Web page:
Resources on Martin Luther King, Jr.

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Video: MLK as a rebel and part of a movement

Excellent short overview:

King's Last March

Radio documentary from American Public Media that highlights the real, courageous, radical Dr. Martin Luther King, Jr. who fought for genuine racial justice, who organized for economic justice for poor people of all backgrounds, who took a stand against unjust foreign policy and the Vietnam War (calling the US government "the greatest purveyor of violence in the world"), and who spoke truth to power even when it was unpopular.

Eyes on the Prize

Eyes on the Prize is an amazing documentary on the Civil Rights Movement / African-American freedom struggle. Click here to watch for free online on Kanopy. You will need a library card or college ID to login. If you don't have a library card, sign up for an online "e-card" from Boston Public Library (available to all people who live in Massachusetts) or check your local library website.

Resources from the Martin Luther King, Jr. Center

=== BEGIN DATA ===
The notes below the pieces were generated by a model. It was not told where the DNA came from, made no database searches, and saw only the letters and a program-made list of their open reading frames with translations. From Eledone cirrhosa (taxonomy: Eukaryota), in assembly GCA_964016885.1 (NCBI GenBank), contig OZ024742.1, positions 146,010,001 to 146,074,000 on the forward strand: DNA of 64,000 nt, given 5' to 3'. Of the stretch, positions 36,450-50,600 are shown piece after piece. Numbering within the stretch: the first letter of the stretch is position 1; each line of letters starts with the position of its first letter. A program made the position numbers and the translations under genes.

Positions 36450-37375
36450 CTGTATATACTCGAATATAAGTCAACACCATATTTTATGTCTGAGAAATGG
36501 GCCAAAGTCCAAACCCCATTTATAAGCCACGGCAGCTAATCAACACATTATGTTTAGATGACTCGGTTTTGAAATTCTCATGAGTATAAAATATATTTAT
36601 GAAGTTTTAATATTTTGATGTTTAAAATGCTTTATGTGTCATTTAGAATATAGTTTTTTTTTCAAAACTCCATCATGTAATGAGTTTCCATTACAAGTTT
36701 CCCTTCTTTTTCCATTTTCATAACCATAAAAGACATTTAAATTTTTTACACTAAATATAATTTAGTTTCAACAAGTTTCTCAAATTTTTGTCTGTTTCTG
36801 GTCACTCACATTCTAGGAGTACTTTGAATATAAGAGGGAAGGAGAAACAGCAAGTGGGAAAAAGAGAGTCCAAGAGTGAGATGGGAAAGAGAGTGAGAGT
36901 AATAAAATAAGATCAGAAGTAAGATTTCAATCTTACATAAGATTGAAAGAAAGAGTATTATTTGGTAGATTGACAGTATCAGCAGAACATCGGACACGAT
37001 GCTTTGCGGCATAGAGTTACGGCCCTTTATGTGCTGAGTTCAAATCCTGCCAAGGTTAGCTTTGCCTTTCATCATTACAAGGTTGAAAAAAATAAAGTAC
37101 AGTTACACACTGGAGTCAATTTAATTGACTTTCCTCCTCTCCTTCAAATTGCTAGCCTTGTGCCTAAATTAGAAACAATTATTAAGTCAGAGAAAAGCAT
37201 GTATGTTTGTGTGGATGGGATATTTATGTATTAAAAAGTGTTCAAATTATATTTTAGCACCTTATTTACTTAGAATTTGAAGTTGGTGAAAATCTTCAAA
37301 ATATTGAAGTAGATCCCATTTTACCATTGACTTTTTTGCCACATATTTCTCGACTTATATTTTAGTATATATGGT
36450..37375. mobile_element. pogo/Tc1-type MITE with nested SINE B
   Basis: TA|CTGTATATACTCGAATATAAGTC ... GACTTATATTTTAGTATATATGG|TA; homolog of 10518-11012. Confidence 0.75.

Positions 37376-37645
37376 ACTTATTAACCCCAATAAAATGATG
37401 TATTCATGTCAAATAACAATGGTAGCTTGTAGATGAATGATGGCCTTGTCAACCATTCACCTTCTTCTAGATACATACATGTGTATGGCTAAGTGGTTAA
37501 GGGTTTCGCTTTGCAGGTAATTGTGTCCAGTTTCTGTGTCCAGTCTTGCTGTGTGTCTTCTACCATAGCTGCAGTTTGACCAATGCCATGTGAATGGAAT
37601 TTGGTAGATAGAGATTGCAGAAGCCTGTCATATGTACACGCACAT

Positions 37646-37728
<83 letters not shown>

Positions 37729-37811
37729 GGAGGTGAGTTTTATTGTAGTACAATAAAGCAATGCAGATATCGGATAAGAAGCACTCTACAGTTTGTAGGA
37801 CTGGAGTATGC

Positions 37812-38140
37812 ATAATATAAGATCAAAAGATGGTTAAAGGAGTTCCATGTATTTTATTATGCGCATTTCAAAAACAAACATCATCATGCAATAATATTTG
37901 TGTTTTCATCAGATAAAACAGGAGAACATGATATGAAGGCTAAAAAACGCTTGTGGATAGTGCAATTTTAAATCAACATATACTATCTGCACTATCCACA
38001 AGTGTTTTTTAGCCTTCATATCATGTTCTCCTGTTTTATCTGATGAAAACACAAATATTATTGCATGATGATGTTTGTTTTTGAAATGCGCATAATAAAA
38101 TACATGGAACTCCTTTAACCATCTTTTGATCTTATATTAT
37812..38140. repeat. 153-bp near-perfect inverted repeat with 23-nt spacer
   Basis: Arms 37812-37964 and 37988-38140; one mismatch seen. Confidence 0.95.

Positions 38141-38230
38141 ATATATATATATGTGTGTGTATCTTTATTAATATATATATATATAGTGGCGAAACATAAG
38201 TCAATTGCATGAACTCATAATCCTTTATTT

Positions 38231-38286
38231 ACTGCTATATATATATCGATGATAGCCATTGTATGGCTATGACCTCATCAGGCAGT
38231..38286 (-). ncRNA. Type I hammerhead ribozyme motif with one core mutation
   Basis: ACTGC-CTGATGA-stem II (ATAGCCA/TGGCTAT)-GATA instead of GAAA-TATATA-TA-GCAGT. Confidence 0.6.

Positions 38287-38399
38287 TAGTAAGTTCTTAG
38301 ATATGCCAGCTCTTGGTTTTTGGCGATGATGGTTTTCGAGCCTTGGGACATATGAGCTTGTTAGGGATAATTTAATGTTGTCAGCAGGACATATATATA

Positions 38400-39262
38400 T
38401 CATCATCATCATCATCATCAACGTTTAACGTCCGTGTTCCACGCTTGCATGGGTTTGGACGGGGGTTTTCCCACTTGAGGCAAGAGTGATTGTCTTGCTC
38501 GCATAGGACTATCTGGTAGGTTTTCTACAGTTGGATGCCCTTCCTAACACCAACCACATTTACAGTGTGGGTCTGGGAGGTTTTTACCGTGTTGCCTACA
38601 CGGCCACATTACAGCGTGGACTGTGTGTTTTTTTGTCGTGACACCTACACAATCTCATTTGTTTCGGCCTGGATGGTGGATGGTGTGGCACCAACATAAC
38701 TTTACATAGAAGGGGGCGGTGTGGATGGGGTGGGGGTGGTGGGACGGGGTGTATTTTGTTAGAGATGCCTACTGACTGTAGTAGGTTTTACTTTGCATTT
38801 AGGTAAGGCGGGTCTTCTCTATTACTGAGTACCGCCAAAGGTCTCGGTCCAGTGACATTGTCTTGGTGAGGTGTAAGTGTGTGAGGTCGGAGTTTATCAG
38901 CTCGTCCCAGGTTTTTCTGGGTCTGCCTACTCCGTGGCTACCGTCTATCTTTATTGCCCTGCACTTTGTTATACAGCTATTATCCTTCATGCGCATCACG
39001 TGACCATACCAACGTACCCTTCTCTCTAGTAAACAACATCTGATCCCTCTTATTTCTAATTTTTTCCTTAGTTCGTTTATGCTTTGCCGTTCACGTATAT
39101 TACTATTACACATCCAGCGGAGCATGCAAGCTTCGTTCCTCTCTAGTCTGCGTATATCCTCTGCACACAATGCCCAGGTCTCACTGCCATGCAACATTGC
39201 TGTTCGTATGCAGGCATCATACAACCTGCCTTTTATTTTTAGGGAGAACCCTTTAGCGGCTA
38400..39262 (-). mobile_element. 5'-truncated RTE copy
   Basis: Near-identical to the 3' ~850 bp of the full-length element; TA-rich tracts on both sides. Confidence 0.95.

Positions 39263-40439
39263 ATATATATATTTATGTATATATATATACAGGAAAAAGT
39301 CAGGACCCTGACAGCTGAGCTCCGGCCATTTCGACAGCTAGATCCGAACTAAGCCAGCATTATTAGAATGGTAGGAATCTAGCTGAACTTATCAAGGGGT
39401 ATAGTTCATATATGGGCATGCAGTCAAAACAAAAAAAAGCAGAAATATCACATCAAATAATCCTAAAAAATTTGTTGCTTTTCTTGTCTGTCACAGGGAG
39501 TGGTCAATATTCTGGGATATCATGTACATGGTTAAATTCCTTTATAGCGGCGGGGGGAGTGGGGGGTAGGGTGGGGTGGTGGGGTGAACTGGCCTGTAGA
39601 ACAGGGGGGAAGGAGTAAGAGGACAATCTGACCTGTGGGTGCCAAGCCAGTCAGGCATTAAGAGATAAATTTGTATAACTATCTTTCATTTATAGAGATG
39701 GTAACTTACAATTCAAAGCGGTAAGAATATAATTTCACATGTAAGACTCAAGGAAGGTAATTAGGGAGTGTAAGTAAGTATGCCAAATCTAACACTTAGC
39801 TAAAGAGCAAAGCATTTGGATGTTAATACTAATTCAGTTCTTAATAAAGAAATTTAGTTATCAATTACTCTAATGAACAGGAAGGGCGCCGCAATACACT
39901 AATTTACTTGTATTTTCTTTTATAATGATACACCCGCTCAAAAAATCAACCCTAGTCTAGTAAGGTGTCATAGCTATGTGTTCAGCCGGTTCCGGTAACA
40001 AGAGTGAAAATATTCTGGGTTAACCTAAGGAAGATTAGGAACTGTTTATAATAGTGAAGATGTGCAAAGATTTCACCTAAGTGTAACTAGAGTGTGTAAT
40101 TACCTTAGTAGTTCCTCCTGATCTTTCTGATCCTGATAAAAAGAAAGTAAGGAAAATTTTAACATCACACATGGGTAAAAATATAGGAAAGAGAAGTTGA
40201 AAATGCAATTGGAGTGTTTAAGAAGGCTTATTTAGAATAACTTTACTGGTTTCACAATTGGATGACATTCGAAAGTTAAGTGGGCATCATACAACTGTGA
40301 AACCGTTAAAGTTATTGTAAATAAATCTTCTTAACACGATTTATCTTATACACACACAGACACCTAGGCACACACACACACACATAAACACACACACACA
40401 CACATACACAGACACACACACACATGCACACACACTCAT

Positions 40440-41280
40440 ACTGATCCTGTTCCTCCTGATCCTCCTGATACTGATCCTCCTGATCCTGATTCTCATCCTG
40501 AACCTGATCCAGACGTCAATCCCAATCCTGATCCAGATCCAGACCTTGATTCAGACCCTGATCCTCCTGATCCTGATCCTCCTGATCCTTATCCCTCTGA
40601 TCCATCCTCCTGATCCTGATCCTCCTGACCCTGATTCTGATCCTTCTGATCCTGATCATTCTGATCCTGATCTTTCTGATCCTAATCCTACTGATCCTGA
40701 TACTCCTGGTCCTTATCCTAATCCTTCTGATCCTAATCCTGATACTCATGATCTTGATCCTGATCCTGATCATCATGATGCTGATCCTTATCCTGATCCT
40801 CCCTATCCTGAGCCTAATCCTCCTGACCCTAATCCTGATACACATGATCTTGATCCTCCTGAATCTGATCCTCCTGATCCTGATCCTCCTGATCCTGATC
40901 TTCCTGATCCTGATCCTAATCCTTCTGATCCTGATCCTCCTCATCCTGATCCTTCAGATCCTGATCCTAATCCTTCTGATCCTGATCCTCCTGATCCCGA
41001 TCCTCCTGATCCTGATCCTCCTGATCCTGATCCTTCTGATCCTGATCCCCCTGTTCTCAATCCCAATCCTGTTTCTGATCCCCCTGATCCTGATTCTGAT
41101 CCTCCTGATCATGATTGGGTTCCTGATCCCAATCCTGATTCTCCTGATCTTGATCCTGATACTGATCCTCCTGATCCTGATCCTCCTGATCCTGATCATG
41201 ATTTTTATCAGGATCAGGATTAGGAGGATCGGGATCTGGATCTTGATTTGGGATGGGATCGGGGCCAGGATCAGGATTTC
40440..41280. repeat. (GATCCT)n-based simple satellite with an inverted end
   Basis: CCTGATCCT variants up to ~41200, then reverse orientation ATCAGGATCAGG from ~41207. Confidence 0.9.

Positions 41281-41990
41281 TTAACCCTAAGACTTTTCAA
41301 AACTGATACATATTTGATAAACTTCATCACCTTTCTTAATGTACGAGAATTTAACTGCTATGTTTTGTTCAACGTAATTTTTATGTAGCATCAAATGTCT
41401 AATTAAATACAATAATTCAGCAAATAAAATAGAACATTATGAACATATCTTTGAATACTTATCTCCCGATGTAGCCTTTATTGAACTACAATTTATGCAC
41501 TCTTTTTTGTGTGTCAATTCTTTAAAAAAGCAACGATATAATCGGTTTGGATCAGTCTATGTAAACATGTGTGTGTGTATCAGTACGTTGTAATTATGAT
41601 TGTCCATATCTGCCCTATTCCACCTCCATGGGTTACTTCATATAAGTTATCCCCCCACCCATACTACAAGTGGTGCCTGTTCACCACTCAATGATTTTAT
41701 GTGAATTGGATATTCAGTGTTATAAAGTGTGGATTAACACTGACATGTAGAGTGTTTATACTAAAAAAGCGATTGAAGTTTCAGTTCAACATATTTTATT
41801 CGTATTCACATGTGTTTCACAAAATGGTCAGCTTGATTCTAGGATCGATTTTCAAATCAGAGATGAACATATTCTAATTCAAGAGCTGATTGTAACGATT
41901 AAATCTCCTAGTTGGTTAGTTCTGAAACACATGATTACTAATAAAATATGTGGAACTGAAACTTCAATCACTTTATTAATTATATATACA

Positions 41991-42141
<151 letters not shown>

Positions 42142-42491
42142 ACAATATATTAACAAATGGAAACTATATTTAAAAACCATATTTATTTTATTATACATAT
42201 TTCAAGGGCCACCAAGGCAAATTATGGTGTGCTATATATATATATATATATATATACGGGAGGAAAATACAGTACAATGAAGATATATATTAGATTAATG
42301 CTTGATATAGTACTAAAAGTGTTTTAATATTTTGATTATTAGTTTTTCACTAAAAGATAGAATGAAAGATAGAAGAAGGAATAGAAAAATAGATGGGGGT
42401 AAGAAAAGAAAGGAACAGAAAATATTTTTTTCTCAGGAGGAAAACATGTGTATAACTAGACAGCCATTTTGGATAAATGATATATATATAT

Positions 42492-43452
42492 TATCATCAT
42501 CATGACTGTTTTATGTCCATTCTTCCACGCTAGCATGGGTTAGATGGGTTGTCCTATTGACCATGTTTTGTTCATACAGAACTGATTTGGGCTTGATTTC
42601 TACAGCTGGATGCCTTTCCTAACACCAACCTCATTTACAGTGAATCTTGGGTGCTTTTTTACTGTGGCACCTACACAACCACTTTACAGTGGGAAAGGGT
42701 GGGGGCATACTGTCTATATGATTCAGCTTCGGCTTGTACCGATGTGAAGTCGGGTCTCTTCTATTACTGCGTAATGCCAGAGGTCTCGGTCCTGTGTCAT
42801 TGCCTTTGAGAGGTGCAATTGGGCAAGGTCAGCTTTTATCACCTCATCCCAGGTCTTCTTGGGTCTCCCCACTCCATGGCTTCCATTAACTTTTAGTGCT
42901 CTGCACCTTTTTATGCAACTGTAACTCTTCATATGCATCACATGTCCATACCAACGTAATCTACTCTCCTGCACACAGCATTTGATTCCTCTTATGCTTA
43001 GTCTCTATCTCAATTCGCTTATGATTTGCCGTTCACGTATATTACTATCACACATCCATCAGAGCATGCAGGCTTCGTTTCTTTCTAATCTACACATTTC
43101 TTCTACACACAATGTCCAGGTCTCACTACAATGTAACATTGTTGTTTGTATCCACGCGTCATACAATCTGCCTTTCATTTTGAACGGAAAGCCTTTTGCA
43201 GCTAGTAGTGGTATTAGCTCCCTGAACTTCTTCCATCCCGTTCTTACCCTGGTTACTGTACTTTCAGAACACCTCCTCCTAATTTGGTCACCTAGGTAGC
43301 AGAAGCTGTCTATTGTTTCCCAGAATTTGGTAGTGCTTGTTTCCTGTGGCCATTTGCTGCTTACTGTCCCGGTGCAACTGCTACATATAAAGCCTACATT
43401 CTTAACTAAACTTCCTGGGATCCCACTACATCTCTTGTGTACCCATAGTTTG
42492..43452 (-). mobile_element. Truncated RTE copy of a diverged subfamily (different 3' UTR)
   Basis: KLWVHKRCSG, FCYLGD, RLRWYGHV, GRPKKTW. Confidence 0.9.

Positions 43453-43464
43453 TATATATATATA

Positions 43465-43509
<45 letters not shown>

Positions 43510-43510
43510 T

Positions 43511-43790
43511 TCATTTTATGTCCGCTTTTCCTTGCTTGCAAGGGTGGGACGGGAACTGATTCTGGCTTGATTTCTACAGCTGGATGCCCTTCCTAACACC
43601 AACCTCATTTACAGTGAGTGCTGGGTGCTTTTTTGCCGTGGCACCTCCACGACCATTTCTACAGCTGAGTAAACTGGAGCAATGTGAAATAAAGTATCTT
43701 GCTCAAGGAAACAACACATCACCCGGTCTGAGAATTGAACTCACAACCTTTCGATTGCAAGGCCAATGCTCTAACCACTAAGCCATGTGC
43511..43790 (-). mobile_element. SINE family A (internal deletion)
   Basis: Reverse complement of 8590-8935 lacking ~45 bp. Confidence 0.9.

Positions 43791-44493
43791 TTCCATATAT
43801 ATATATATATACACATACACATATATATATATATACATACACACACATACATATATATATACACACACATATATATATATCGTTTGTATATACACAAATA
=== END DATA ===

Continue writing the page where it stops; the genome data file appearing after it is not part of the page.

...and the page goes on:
This thread from the MLK Center has video clips and more highlighting Martin Luther King speaking truth to power. From the MLK Center: "A thread of #MLK speeches and sermons in which he speaks truth to power, shares about his philosophy of nonviolence, and expounds on issues of injustice and what our righteous, rigorous response should be. Relevant. Revelatory. Revolutionary. #MLKDay #BelovedCommunity

At the River I Stand

Preview of the film At the River I Stand, a documentary about the 1968 Memphis sanitation workers strike and the involvement of Dr. Martin Luther King. The full movie can be viewed here. The film brings into focus some key issues confronted by Dr. King and the movement in the late 1960s, in particular the move to bring together the struggles for racial and economic justice.

Speeches from Martin Luther King in 1967

"Beyond Vietnam -- A Time to Break Silence" (text and audio, address delivered 4 April 1967, Riverside Church, New York City)
The Three Evils of Society (address Delivered at the National Conference on New Politics, August 31, 1967)

Hidden in Plain Sight: Martin Luther King Jr.’s Radical Vision